In recent years, I found out that I have Scottish ancestry from way back in the day from the Fur Trade Era, some 200 + years ago. It sparked an interest for me because I’ve always wondered where my facial hair comes from in my own lineage and why there’s a mix of some blondish, red hair mixed with my thick dark Indigenous hair. Upon hearing about my European ancestry, I decided that I would honor my Scottish ancestors by reconnecting with my European traditions. I went out and bought a kilt, started going to events where other Scottish people would gather. I’d go to Irish pubs and started playing rugby, eventually started looking into the various family crests and became interested in the history. I’m not completely sure what my ancestors’ name is or where exactly they came from originally, but I swear, I can just feel it in my spirit. See, I really love bagpipes and herding sheep. Eventually I found a close connection to this one family crest in which it said the region my ancestor came from. I concluded that it must be my family’s crest. Nowadays, I help within the local Scottish community, playing bagpipes for ceremonies and social events. I’ve gotten some comments in the last little while, people saying that I don’t really look Scottish or that my claims to relations to my family crest seem ambiguous, questionable. They don’t realize that just because I don’t look Scottish, it doesn’t mean that I don’t feel it in my spirit or that I don’t have some Scottish blood running through my veins.

Guardianship – Kanankeden-dek

Just kidding. Sounds ridiculous, doesn’t it? That’s because it is. This is the mentality that’s been spreading amongst a lot of settlers that have been claiming Indigenous ancestry across Turtle Island. There’s become this really privileged way of thinking amongst settler society in which they believe that just because they have some ancestor from 100 + years ago that it somehow entitles them to claim Indigenous identity, arts, cultures and spaces, without having any living connections for generations, sometimes for multiple generations. Indigenous peoples of Turtle Island have been struggling against the currents of colonization for over 500 years now, so much history has been lost due to the deliberate destruction of Indigenous societies. Throughout colonization our peoples have been funnelled and analyzed through the lens of Eurocentric values and perspectives and deemed less human. Our narratives have been documented by white researchers and historians, who have time and time again infantilized, simplified, generalized and have scrutinized our stories and ceremonies.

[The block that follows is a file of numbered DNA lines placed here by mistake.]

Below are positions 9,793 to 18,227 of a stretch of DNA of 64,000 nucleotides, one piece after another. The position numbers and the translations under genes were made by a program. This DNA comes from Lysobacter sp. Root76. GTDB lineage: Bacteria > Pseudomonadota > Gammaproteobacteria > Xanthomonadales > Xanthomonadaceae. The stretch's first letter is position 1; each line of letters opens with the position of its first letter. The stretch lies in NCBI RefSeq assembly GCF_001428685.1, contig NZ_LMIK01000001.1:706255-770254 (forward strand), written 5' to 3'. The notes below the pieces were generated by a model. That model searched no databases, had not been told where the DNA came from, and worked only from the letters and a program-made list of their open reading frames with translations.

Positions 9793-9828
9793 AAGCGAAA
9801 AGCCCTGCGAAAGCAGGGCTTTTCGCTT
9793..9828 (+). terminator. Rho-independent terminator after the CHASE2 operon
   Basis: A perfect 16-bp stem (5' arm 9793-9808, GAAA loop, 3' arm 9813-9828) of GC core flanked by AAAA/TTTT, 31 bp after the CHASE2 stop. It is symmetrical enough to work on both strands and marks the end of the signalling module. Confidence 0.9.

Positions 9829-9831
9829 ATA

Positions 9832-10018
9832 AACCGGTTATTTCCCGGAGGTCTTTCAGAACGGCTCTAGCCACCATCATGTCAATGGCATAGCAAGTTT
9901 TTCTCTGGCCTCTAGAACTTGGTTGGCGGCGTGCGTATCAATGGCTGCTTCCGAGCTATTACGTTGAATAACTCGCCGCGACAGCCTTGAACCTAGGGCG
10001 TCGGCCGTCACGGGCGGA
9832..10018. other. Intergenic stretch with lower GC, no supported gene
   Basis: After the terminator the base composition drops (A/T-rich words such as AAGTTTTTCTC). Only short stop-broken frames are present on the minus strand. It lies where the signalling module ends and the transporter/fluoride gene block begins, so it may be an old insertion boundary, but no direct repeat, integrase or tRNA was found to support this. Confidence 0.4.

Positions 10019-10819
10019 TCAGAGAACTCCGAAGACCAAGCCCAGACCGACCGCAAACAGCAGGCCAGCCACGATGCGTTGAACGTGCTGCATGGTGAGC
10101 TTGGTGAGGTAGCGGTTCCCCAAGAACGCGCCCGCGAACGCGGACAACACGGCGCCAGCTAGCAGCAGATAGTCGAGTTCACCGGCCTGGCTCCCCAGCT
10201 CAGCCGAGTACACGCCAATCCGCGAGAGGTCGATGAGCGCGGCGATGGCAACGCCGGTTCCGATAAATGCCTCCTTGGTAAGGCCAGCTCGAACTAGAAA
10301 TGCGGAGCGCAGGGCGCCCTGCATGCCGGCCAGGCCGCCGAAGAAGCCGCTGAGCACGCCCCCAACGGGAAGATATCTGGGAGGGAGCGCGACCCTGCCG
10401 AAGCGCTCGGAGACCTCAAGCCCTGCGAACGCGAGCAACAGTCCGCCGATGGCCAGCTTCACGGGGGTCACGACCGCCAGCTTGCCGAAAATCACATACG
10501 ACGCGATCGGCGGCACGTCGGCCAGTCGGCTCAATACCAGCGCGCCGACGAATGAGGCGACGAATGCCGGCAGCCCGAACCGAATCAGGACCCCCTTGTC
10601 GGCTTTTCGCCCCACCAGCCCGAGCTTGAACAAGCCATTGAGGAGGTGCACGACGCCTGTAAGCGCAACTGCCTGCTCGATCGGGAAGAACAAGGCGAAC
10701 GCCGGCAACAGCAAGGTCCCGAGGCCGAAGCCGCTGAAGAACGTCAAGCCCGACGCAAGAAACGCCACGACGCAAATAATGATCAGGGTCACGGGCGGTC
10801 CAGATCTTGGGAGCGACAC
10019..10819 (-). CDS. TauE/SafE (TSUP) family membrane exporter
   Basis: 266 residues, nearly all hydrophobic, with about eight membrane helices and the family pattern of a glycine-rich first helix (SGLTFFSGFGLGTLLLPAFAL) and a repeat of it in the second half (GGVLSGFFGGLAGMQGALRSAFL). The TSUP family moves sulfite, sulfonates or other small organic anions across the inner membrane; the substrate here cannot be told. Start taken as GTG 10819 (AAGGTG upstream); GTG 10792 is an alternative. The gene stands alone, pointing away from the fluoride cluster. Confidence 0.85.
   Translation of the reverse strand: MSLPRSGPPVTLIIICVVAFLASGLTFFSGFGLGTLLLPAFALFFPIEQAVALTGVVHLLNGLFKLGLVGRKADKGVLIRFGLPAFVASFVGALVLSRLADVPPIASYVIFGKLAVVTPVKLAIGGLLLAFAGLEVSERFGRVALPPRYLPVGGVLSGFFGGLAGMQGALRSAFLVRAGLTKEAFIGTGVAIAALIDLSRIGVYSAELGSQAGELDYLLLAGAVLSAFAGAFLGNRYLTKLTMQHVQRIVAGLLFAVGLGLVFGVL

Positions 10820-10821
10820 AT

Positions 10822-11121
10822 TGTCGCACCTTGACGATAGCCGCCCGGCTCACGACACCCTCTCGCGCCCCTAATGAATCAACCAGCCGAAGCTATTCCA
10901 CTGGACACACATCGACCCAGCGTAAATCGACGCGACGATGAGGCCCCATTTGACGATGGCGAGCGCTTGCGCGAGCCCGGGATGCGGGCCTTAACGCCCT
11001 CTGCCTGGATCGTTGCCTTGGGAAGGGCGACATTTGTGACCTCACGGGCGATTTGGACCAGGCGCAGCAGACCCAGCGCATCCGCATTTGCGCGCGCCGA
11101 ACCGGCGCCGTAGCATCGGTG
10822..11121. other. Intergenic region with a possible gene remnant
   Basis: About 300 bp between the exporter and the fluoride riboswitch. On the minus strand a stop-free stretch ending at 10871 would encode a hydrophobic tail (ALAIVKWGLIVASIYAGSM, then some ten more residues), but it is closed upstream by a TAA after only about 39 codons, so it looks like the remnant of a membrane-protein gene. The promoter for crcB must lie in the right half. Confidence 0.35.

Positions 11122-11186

There comes a time, it seems ,with every era, where settler societies across the earth have some sort of New Age awakening that somehow bastardizes the knowledge of various non-European cultures and mixes it into this tainted idea of whatever they want to believe. We see it today, with the hypocrisy of vegans trying to tell Northern peoples not to hunt or eat seals, yet Indigenous peoples in the south are being removed from their lands because of new dietary fads that are in demand. We’ve seen this whole scheme of taking ideas from various cultures and creating propaganda and pseudo-historical “facts” that lean towards an agenda in the past, with the Nazis. It’s ironic that so many white supremacists build the foundation of their beliefs on knowledge and ideas stolen from other non-Caucasoid cultures like Indian, Nepalese, or South and North American cultures to name a few.

As Indigenous people in today’s world, we’re witnessing another process of colonization in which we are not just seeing our lands and waters being destroyed, but now our identities and cultures are being gambled, appropriated and stolen. “Divide, distract and conquer” is still playing a major role in government tactics when dealing with Indigenous groups across the continent. For example, land claims have created tensions within and between nations. While many land claims are being carried out by legitimate Indigenous communities, situations like the Algonquins of Ontario have done more damage to the Algonquin nation than the good they think they’re doing. While many of the families that started the Ontario Algonquin Land claims are actually Indigenous, it’s given settlers the opportunity to go many generations back into their ancestry to help build numbers to push the land claim. While there are legitimate Algonquins, there are even more opportunists hopping on the canoe, looking to make money off being an Indian. Oddly, when we’ve had enough and decide to shed light on these faux-Indian opportunists, they play the victims and somehow, we, Indigenous people trying to hold people accountable, are the bad people. So, when and where do we draw the line? We’ve seen many people in the arts and education sectors getting funding and opportunities, but then have their Indigenous identities debunked. Most face no repercussions for their fraudulent activities. There comes a point where enough is enough and we have to stand guard and protect what little we have left of our lands, waters, cultures, languages, stories and arts.